The Global Antiapartheid Era: 1946-1994

The Global Antiapartheid Era: 1946-1994

Radical History Review
United States
From - Until
01.03.2014 -
Hiwi geschichte.transnational

The Radical History Review seeks submissions for an issue on the global politics of the anti-apartheid movement, 1946-1994. The time frame underlines our sense of the global significance of what we call the Antiapartheid Era, inaugurated by the postwar United Nations debates on discrimination suffered by Indians in South Africa and culminating in the post-Cold War transition to democracy in South Africa during the 1990s. As we see it, this antiapartheid era encompasses the evolution of the United Nations, decolonization, the Cold War, the founding of the non-aligned movement at Bandung, the rise (and fall) of Third World solidarity structures, the U.S. Civil Rights Movements, Left-Leaning Revolutions, human rights politics, upheavals of the global Sixties, and the onset of neoliberal globalization and offers new ways of connecting and contextualizing these various developments.

In 1990, the same year that Nelson Mandela walked free from prison to celebrations held around the world, the RHR published a double issue on “History from South Africa.” The issue was the result of years of collaboration between the History Workshop at the University of Witwatersrand and the American Social History Project. A little over twenty years later, as a companion and follow-up to that volume, RHR is calling for an issue that centers the history of antiapartheid solidarity. One of the most striking developments in historical research and writing over the last twenty years has been the growing interest in international, transnational, and global history. Widening our focus from the struggle against apartheid inside South Africa to a global frame reveals an exciting range of new perspectives.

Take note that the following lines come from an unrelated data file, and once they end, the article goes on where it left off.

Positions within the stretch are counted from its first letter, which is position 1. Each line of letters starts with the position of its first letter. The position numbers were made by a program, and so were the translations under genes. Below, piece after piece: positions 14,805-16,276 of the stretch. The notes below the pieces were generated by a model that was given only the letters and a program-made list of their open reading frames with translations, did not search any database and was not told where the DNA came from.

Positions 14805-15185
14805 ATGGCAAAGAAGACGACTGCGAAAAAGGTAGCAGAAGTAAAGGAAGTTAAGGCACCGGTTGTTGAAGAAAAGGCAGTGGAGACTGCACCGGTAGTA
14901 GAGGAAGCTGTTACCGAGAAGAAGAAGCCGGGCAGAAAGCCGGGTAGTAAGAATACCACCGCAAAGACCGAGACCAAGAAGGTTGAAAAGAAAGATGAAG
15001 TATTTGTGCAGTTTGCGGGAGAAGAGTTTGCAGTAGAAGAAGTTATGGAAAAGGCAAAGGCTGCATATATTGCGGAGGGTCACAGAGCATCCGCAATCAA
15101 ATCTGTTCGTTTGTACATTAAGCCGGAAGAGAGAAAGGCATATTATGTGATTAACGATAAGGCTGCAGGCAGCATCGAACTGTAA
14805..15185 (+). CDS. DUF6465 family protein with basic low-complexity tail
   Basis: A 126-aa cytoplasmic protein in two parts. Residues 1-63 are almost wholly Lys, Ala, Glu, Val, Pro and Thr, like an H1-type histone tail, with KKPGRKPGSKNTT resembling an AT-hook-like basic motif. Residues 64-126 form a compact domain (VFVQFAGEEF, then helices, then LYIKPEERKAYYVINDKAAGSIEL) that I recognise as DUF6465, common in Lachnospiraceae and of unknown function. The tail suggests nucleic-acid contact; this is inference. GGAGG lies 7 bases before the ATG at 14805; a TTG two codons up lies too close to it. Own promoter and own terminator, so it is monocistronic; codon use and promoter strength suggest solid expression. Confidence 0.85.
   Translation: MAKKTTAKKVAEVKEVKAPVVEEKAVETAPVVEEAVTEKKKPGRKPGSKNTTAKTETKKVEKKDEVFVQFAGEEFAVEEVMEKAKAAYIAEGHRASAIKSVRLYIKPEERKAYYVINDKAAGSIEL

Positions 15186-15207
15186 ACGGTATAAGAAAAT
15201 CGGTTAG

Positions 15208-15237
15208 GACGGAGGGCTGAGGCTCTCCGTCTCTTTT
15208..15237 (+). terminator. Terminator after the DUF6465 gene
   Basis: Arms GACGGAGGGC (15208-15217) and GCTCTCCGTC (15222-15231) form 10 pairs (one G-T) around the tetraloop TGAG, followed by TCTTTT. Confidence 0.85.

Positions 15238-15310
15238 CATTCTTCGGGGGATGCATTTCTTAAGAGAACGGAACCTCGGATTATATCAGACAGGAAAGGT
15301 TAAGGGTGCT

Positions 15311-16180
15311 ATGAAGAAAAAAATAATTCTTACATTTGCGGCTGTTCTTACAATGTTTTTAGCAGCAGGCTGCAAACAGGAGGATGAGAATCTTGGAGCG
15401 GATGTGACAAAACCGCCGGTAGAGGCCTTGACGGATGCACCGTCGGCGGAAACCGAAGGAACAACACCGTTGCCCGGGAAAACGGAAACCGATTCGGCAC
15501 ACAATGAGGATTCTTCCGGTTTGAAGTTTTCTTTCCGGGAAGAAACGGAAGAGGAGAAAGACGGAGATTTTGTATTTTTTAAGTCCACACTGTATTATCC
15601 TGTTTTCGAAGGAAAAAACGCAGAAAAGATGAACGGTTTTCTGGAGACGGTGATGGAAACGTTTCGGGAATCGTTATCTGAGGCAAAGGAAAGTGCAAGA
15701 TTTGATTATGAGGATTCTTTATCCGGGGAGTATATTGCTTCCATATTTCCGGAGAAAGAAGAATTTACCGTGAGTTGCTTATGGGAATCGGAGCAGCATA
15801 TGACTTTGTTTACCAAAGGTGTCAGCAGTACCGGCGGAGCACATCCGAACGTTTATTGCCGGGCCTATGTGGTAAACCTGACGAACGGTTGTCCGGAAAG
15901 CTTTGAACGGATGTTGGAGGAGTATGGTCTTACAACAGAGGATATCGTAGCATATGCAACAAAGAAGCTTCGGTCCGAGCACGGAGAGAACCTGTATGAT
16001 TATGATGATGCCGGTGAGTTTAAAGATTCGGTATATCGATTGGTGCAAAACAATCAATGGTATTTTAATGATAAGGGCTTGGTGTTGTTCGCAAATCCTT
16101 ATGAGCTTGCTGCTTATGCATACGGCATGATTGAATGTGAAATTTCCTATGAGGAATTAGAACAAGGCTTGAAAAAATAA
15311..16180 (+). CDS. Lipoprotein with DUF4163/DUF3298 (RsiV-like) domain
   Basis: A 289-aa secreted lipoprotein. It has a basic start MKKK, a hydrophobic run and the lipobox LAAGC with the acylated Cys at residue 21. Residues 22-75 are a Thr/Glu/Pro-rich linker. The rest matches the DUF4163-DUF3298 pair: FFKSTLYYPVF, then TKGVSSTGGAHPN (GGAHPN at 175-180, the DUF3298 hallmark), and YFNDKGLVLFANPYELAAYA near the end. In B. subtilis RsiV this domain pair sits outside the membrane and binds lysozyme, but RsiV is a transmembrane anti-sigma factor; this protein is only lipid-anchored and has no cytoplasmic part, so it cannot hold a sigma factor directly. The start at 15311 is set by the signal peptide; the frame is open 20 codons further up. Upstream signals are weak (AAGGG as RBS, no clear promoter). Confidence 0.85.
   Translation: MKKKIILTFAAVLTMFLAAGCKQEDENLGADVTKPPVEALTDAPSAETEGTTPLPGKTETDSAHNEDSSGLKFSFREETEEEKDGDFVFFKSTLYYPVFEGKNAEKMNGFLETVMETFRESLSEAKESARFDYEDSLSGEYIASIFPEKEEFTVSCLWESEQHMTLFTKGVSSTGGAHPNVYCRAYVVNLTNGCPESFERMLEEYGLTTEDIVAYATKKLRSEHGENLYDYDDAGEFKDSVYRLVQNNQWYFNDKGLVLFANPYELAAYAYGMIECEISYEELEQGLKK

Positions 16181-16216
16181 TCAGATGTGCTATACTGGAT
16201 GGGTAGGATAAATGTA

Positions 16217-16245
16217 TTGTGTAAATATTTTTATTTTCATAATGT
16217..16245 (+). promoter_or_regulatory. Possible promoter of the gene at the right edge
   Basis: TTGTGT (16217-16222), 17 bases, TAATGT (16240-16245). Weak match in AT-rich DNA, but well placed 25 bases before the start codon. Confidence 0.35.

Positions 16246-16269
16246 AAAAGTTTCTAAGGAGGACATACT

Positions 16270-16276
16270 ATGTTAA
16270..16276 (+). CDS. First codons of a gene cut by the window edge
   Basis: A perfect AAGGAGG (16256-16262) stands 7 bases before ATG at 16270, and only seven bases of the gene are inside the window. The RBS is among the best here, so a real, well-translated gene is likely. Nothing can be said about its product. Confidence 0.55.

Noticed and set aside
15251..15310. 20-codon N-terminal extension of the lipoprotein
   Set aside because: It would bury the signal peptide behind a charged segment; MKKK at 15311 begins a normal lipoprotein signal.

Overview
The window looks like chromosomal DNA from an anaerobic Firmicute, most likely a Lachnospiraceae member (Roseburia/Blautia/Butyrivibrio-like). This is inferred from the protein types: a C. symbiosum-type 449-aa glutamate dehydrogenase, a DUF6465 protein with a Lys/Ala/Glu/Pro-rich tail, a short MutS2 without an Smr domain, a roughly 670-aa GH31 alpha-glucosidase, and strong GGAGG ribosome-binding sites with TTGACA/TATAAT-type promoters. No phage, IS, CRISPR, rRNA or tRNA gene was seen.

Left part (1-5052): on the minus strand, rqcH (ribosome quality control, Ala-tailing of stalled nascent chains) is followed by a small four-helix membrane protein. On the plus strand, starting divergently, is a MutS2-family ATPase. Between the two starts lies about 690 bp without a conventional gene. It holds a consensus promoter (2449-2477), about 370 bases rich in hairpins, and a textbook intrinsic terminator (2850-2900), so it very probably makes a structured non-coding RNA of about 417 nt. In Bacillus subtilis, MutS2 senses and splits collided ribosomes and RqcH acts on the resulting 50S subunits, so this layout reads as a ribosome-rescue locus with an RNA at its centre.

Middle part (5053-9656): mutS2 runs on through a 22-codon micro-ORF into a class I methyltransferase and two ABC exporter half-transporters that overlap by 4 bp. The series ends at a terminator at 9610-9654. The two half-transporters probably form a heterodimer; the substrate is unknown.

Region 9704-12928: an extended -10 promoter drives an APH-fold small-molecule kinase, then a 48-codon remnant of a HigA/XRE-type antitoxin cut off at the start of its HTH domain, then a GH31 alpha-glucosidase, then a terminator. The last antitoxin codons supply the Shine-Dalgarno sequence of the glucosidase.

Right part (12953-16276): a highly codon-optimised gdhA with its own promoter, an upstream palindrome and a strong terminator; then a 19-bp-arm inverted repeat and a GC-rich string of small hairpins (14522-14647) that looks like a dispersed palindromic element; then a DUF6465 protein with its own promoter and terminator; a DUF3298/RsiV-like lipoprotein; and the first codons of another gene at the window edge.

For example, what happened in South Africa was bound up with struggles and anti-racist/anti-imperialist work across southern Africa and throughout the world. This activism of citizens from dozens of countries and South/ern African exiles took not only local and national forms, but often transnational forms in such initiatives as sports and cultural boycotts, corporate accountability campaigns, and calls for the release of Nelson Mandela that involved coordination across borders and appeals to a global audience. These transnational networks and campaigns were astonishing in their variety, interconnections, and persistence. There is much more to learn about the nature, scale, and scope of the antiapartheid cause, from civic and popular organizing in India, Japan, the Caribbean, independent Africa, and the “actually existing” socialist countries to the realm of international nongovernmental organizations, such as labor confederations, ecumenical religious councils, and humanitarian, pacifist, and human rights groups, to the formation of a new post-Civil Rights cohort of social activists inside the U.S.

If we borrow from the work of sociologists on global social movements and the global structures of political opportunity they engage with, we can appreciate that the antiapartheid cause unfolded from above as well as below. In addition to transnational advocacy networks and international NGOs, we need to take into account the often substantial efforts of the United Nations and allied intergovernmental agencies (e.g., the International Labour Organisation), the Organization of African Unity, international groupings such as the socialist countries and the European Community, international trade union federations, and individual states. Accordingly, we seek contributions that will trace and assess the extent and limits of the worldwide solidarity achieved in the struggle against apartheid and colonialism in Southern Africa and the impact of this solidarity on global norms of racial equality and human rights to self-determination, democracy, and development.